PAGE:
- Patient Rights
- Nursing Home FAQs
- Are nursing homes required to have specific numbers of staff?
- Can physical or chemical restraints be used on a patient?
- What are the ‘stages’ of bed sores?
- How do I get a copy of the medical records?
- What is a nursing home ombudsman and how can they help me?
- What is the surviving spouse entitled to from a nursing home wrongful death lawsuit?
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- Reporting Poor Care
- Signs of Abuse
Many sexual assault cases against the elderly go unreported, especially when the victim suffers medical conditions such as confusion, memory loss or difficulty in communicating. In many cases, the perpetrator tricks, coerces or manipulates the other victim to have undesired sexual contact.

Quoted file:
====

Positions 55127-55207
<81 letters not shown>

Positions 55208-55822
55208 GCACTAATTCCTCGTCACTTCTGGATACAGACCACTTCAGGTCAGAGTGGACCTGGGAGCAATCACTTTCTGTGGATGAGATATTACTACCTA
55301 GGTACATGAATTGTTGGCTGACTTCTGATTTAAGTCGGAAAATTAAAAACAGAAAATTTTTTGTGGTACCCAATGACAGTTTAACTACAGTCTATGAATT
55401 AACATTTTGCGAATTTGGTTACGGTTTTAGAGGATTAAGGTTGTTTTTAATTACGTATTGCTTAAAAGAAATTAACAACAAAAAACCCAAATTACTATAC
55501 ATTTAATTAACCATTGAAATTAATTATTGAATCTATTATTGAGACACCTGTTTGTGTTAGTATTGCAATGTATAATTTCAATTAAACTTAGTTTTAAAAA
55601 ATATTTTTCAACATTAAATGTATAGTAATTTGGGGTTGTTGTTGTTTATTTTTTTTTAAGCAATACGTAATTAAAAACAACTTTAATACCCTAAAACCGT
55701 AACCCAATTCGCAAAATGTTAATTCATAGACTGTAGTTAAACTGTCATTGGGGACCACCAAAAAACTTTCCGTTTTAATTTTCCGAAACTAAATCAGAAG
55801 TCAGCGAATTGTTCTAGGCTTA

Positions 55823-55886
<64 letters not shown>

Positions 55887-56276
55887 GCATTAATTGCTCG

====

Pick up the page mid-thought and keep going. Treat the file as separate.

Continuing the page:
Often times, cases of elder sexual abuse involve live-in nurses, nursing home assistance, family members and friends or other type of caregiver who is trusted to handle their health and hygiene requirements. Statistics from a 1998 National Elder Abuse Incident Study indicate that more than two thirds of cases involving sexual assault on the elderly happen within nursing facilities. Such is the case that happened in a Minnesota nursing home when a nursing eight sexually assaulted a female resident suffering from Alzheimer’s disease and dementia in December 2014.